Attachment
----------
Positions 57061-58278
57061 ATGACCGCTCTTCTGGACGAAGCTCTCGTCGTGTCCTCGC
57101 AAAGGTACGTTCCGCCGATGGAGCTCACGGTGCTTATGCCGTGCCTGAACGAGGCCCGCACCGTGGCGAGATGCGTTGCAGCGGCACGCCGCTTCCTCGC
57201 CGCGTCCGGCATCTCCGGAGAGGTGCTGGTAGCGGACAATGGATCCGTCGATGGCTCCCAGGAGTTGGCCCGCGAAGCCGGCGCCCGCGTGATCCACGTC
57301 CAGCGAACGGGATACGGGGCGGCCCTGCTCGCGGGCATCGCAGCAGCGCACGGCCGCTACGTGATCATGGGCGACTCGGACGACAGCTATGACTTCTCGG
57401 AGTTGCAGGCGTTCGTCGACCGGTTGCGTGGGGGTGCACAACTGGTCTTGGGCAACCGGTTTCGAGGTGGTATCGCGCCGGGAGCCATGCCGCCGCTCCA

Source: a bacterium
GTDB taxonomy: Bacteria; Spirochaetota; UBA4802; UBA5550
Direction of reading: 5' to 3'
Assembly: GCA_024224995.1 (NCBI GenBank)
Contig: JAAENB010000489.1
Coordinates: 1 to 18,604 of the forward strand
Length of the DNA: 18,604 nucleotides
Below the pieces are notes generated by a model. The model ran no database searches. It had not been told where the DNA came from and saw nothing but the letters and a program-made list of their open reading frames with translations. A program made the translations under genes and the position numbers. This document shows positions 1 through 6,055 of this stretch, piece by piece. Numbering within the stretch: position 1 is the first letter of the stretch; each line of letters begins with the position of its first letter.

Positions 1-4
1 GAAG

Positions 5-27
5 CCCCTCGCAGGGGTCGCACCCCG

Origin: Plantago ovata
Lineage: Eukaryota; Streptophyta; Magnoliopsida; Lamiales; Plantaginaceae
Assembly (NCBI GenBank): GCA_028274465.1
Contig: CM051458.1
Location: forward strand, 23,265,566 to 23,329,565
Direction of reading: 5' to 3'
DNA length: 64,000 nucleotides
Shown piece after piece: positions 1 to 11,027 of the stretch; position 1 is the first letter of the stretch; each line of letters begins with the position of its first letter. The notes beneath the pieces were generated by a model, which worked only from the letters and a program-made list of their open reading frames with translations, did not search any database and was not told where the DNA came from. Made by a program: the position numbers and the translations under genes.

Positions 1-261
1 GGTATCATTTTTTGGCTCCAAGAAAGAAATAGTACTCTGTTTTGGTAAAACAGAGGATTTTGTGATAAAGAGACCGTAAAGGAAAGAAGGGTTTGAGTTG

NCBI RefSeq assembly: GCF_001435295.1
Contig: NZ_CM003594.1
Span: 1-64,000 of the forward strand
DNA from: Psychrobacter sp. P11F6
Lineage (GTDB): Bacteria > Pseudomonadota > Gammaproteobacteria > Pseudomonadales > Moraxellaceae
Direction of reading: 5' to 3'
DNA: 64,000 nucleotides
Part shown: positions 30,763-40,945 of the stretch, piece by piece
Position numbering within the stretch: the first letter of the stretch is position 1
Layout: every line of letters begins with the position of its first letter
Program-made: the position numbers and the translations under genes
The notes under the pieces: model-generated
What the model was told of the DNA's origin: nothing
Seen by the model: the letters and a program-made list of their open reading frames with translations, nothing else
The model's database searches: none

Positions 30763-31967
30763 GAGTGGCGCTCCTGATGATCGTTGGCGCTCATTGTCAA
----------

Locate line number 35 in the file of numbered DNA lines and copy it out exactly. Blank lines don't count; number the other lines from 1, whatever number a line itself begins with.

DNA: 64,000 nucleotides